# Determining the left inverse of a non-square matrix

I understand that non-square matrices do not have an inverse, that is, both a left inverse and a right inverse. Yet, I am fairly certain that it is possible for a non-square matrix to have either a left inverse or (exclusively) right inverse. Take the example where, I want to determine the matrix P for which,

$$P \left[ \begin{array}{cc} 1 & 1 \\ 1 & i \\ 0 & 1+i \\ \end{array} \right] \left[ \begin{array}{c} \lambda_{1} \\ \lambda_{2} \\ \end{array} \right] = \left[ \begin{array}{c} 1 \\ 0 \\ i \\ \end{array} \right]$$

It is clear that $P$ must be a $3 \times 3$ matrix, since the column matrix on the right side is $3 \times 1$. How can I determine what this matrix $P$, the left inverse of $\left[ \begin{array}{cc} 1 & 1 \\ 1 & i \\ 0 & 1+i \\ \end{array} \right]$, is? The standard methods I know for inverting an $n \times n$ (square) matrix seem not to be working.

Thank you.

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Let $A$ be an $n\times m$ matrix. This matrix represents a linear transformation $L_A\colon\mathbb{R}^m\to\mathbb{R}^n$. A left inverse would correspond to a linear transformation $T\colon\mathbb{R}^n\to\mathbb{R}^m$ such that $T\circ L_A = \mathrm{Id}_{\mathbb{R}^m}$. For the composition to be the identity, it is necessary that $L_A$ be one-to-one; in particular, we need $m\leq n$ and for $A$ to be of full rank.

A right inverse would correspond to a linear transformation $U\colon \mathbb{R}^n\to\mathbb{R}^m$ such that $L_A\circ U=\mathrm{Id}_{\mathbb{R}^n}$. For the composition to be the identity, we need $L_A$ to be onto; in particular, we need $m\geq n$ and for $A$ to be of full rank.

In other words, a necessary condition for $A$ to have a one-sided inverse is that it be of full rank (that is, $\mathrm{rank}(A)=\min(n,m)$).

In fact, the condition is sufficient as well:

Suppose first that $n\leq m$ and $\mathrm{rank}(A)=n$. Then $L_A$ is onto, so $A\mathbf{e}_1,\ldots,A\mathbf{e}_m$ span $\mathbb{R}^n$; so we pare the set down to a basis. If $i_1\lt\cdots\lt i_n$ are such that $A\mathbf{e}_{i_j}$ are a basis for $\mathbb{R}^n$, then define $U\colon\mathbb{R}^n\to \mathbb{R}^m$ by $U(A(\mathbf{e}_{i_j})) = \mathbf{e}_{i_j}$ and extend linearly. Since the $A\mathbf{e}_{i_j}$ are a basis, this can be done and defines $U$ uniquely; clearly, $L_A\circ U=I_{\mathbb{R}^n}$; computing the coordinate matrix of $U$ relative to the standard basis of $\mathbb{R}^n$ gives a right inverse for $A$.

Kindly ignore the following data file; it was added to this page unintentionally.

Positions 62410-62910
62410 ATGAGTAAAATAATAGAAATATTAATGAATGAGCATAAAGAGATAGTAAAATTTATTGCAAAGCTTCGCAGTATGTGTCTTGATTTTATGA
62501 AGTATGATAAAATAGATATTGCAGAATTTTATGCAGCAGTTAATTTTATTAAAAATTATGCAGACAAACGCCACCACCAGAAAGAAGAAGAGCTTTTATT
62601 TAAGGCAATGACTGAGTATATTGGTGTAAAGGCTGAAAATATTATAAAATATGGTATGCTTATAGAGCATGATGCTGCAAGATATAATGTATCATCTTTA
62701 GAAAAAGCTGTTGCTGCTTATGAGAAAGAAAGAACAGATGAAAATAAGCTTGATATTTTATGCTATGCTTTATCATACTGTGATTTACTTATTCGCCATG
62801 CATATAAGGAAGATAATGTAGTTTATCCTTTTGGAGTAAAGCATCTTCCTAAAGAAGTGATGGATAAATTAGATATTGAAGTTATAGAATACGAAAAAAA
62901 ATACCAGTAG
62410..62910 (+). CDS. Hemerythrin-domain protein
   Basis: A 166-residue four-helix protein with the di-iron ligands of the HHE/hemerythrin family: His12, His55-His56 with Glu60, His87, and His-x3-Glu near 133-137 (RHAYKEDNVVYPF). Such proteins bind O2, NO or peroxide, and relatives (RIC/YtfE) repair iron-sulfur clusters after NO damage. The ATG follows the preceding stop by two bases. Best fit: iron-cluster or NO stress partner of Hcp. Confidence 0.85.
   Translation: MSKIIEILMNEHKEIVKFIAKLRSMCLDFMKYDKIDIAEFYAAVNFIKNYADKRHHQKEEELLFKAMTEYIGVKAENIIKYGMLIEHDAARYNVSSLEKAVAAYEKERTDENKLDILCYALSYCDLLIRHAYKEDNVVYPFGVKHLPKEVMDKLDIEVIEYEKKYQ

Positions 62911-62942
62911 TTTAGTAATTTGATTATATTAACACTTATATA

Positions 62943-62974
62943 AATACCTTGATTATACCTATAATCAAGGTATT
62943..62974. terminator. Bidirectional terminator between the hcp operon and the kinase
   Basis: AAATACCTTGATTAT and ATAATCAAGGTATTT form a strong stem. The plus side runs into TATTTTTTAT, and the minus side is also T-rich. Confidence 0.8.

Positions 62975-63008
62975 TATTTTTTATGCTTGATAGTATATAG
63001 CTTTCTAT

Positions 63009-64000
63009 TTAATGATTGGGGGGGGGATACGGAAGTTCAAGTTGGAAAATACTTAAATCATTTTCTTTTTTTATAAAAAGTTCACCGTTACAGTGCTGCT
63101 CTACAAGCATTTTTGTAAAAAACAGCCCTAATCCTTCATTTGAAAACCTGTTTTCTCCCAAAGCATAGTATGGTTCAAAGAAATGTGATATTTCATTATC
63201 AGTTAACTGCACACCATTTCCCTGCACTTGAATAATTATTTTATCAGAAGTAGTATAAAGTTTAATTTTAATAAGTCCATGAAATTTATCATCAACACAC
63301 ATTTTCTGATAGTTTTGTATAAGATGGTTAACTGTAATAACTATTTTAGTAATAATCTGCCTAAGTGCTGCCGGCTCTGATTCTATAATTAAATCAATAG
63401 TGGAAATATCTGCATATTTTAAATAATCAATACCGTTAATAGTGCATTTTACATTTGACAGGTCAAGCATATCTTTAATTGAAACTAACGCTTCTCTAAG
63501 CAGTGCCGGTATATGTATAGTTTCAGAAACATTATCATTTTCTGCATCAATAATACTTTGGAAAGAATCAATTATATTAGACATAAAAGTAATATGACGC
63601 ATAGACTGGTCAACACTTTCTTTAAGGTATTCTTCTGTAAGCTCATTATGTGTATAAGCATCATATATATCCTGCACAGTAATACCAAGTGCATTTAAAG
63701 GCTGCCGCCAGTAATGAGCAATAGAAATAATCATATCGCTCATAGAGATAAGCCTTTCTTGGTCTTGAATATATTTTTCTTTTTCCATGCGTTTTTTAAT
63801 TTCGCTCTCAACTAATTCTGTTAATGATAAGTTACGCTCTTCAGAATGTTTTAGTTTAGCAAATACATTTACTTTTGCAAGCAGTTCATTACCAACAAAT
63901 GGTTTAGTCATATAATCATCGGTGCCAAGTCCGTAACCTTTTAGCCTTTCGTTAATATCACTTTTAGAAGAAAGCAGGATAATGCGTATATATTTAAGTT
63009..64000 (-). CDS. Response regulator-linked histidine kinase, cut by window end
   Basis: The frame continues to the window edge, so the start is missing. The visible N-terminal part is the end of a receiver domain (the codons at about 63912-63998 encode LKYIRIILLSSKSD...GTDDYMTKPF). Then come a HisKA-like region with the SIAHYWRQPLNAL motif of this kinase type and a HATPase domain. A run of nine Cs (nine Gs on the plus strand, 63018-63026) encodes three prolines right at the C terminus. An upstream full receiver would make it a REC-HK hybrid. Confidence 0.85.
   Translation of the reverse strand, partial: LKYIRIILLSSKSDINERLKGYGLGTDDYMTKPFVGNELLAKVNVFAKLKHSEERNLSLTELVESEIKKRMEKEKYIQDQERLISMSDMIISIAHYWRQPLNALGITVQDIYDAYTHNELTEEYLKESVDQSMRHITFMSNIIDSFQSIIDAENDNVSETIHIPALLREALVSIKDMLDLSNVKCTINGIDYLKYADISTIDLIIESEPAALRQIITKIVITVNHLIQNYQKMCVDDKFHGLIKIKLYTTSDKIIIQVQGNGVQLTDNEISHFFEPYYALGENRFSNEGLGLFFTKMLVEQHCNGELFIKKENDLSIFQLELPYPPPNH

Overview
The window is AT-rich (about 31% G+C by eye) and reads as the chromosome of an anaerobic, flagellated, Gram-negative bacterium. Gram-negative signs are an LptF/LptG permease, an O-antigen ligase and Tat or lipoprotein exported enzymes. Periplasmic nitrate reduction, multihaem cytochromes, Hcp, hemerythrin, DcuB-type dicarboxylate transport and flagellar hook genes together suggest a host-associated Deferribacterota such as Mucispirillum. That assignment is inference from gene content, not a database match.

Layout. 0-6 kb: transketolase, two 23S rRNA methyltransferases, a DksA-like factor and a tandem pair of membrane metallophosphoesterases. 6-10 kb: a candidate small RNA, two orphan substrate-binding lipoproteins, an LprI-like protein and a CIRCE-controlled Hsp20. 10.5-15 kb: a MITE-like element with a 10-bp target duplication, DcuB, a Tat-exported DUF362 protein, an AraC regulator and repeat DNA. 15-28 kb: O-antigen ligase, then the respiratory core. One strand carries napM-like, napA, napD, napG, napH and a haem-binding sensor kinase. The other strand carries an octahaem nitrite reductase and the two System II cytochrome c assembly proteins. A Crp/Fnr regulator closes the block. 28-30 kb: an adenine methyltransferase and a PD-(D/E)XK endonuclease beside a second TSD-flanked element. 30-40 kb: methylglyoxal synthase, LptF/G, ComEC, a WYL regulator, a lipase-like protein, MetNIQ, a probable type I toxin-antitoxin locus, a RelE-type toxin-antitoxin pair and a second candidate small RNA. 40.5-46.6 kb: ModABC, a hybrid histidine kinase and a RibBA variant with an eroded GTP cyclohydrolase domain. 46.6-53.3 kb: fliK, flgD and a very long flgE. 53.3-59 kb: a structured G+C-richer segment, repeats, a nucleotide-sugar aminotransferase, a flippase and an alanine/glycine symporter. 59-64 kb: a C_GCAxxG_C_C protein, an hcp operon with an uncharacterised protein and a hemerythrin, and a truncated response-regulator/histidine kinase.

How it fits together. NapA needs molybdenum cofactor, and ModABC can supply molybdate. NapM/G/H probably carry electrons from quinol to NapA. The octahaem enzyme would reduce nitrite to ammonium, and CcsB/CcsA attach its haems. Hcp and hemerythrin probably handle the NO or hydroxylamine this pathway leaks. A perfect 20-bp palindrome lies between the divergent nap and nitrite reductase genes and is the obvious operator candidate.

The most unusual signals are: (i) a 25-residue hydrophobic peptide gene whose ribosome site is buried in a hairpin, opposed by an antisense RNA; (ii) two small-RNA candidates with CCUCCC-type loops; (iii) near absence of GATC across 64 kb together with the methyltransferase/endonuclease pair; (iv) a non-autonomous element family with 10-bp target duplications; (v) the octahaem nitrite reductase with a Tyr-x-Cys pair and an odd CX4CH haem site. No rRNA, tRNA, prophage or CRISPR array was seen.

Next, suppose that $n\geq m$ and $\mathrm{rank}(A)=m$. Then $A$ is one-to-one, so $A\mathbf{e}_1,\ldots, A\mathbf{e}_m$ are linearly independent. Complete to a basis for $\mathbb{R}^n$, $A\mathbf{e}_1,\ldots,A\mathbf{e}_m,\mathbf{w}_{m+1},\ldots,\mathbf{w}_n$, and define $T\colon \mathbb{R}^n\to\mathbb{R}^m$ by $T(A\mathbf{e}_i)=\mathbf{e}_i$, and $T(\mathbf{w}_j)$ arbitrary (say, $\mathbf{0}$). Then $T\circ L_A=I_{\mathbb{R}^m}$; computing the coordinate matrix of $T$ relative to the standard basis of $\mathbb{R}^n$ gives a left inverse for $A$.

Note, moreover, that if $n\neq m$, then there are many different one-sided inverses for $A$ (when $A$ has full rank); so one should not talk about "the" left (or right) inverse of $A$.

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Excellent response as usual Arturo. Many thanks! –  Samuel Reid Feb 12 '12 at 23:02